He faces five counts of tax evasion covering the years 2014 to 2018, and if convicted, he could face a sentence of five years in prison and a $250,000 fine for each count. McAfee has also been charged with five counts of willful failure to file taxes.
On the same day, the U.S. Securities and Exchange Commission filed a suit against McAfee for allegedly promoting ICOs without disclosing he had been paid to do so. It’s claimed that he earned $23 million as a result.
In a message conveyed through his wife, Janice, McAfee said: “Hello from prison my friends. I am having a fascinating time. Spanish prison is not that bad. We can wear whatever clothes we want. We can smoke and socialize. It’s like the Hilton without turn down service.”
Winners and Losers
At the end of the week, Bitcoin is at $11,372.62, Ether at $373.51 and XRP at $0.25. The total market cap is at $358,488,544,443.
Among the biggest 100 cryptocurrencies, the top three altcoin gainers of the week are UMA, Ren and Storj. The top three altcoin losers of the week are PumaPay, Hyperion and SushiSwap.
For more info on crypto prices, make sure to read Cointelegraph’s market analysis.
Most Memorable Quotations
“If we have a clear winner and an easy transition of power, I do not see much of an impact on the price per coin. On the other hand, if we have a close and/or contested election, we should see a bounce in risk-off assets like gold and Bitcoin.”
“Some are betting on blue, some betting on red, and I’m betting on gold.”
Frank Holmes, U.S. Global Investors CEO
“Andre said he won’t be tweeting anymore. People got what they asked for … Crypto community at large has always been childish and irresponsible, which is the reverse of what Andre has been preaching. This witch hunt is something else, the last week has been very demoralizing.”
Banteg, Yearn developer
“There are many reasons why the price of Bitcoin can rise or fall, but S2F is not one of them.”
Charlie Morris, ByteTree co-founder
“There is more hype around NFTs right now. To some extent it’s an extension of the DeFi excitement. We have seen with DeFi that once a trend starts it creates a snowball effect.”
Ilya Abugov, DappRadar project manager
“The crypto market has been engulfed in a sea of red this week, with most DeFi blue chips recording double digit losses over the past 7 days.”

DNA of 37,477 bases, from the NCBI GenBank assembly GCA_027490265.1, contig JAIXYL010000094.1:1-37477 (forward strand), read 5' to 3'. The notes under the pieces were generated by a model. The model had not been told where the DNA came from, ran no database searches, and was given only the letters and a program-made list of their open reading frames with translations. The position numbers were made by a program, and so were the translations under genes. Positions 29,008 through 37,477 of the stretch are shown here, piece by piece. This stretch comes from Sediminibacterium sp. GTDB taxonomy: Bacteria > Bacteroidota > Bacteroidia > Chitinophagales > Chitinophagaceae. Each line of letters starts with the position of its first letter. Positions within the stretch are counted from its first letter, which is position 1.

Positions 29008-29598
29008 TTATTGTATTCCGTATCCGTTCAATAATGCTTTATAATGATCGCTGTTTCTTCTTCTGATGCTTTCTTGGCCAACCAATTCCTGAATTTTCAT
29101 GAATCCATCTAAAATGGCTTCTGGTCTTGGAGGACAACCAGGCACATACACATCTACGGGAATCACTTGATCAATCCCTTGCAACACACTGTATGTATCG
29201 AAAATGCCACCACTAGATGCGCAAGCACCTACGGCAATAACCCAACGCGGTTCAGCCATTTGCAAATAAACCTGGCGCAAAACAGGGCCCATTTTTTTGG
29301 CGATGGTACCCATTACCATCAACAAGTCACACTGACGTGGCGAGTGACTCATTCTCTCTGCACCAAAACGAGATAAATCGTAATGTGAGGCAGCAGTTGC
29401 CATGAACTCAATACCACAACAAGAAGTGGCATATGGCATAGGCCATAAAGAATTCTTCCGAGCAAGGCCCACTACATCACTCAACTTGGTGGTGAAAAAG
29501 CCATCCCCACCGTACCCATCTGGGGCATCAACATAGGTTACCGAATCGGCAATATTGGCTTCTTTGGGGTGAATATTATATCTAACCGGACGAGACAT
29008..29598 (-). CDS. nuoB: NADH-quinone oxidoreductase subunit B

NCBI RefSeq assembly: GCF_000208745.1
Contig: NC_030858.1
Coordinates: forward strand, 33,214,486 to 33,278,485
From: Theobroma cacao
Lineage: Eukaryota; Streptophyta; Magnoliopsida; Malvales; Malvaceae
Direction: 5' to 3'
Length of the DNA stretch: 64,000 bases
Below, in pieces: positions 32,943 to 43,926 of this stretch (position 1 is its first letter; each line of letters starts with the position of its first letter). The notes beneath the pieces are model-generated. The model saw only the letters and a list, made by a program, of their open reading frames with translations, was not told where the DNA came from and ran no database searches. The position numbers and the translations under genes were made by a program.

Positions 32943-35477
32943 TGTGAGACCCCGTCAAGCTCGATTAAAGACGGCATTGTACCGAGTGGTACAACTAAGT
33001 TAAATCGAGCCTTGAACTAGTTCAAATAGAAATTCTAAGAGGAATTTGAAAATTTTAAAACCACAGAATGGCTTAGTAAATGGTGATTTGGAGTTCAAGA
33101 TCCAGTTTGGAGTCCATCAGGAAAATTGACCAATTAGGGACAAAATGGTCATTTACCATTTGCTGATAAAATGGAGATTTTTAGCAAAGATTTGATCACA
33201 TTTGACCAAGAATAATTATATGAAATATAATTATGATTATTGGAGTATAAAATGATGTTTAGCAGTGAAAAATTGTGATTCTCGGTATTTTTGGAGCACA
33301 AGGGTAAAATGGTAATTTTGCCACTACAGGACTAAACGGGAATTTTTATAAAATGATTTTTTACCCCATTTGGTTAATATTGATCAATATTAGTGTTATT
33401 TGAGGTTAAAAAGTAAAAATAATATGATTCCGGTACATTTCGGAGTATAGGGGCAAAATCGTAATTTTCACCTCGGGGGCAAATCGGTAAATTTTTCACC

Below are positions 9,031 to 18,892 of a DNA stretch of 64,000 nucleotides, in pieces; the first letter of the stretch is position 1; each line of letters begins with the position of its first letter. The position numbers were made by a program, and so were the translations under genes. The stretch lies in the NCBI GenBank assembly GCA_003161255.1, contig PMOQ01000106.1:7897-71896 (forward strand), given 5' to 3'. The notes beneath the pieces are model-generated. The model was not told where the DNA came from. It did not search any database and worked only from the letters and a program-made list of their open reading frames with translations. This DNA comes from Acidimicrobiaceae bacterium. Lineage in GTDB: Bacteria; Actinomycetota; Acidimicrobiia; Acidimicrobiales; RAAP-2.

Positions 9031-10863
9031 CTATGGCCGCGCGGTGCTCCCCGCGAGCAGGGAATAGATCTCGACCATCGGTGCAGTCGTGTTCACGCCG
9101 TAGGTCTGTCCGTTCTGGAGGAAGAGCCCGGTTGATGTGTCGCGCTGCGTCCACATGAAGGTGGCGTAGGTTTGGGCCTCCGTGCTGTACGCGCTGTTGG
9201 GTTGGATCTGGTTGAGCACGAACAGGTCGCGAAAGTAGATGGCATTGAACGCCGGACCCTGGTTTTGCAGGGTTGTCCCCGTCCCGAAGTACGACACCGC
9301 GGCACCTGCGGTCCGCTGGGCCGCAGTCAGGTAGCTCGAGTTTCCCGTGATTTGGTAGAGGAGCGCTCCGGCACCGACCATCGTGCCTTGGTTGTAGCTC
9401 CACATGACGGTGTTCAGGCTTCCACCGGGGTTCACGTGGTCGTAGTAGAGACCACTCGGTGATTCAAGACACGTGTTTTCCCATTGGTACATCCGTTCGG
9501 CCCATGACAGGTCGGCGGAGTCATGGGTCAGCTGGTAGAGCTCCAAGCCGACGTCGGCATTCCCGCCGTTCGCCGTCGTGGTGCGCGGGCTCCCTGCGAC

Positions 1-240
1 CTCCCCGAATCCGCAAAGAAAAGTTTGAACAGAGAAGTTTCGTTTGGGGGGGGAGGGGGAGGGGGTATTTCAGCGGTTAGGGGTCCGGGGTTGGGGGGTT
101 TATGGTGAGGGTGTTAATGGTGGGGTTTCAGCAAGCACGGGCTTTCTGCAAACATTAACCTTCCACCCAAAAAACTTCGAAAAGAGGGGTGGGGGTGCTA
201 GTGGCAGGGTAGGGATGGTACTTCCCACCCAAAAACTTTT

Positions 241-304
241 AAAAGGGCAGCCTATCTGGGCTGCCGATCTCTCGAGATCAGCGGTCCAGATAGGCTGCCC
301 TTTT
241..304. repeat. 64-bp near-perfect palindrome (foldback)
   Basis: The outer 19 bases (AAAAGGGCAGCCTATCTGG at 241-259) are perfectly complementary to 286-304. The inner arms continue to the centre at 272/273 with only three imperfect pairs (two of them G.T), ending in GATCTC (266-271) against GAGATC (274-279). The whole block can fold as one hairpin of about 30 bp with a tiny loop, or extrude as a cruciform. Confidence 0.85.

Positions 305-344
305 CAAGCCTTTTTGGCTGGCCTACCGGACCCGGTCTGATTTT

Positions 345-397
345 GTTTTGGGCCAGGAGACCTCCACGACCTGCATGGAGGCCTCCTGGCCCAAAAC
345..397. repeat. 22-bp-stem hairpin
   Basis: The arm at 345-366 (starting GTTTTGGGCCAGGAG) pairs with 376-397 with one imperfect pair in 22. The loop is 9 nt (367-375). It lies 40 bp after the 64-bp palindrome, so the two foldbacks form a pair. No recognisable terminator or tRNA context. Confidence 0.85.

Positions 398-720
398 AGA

“What’s BitMEX thinking of? What are any of these companies thinking of that they can operate like this and not be above board and be honest and have a high level of integrity, and be transparent. What do they think is going to happen here?”
David Carman, former CBOE trader
“I’ve never been this excited about the potential of #Bitcoin for significant price appreciation in the short term (less than 18 month time frame.)”
Bill Barhydt, Abra CEO
“Conservative. I’d say #bitcoin likely sees $1 trillion market cap within 2 years, probably sooner. $1 trillion is about BTC $50k.”
Adam Back, Blockstream CEO
Prediction of the Week
Bitcoin pioneer predicts $1 trillion Bitcoin market cap by 2022 or “sooner”
Adam Back has said it is “conservative” to think that Bitcoin will hit a $1-trillion market cap by 2025 — and believes it could happen within two years.
This would result in Bitcoin surging to a price of approximately $50,000 per coin.
For the Blockstream CEO’s prediction to come true, Bitcoin’s market cap would need to increase by almost 400%, given how it currently has a valuation of about $210 billion.
Other crypto executives also believe there’s a lot to get excited about.
Bill Barhydt, the CEO of the payments gateway Abra, tweeted this week: “I’ve never been this excited about the potential of #Bitcoin for significant price appreciation in the short term (less than 18 month time frame.)”
He believes that we could see a retest of all-time highs at $20,000 — sparking “a run to $50,000 and beyond.”
FUD of the Week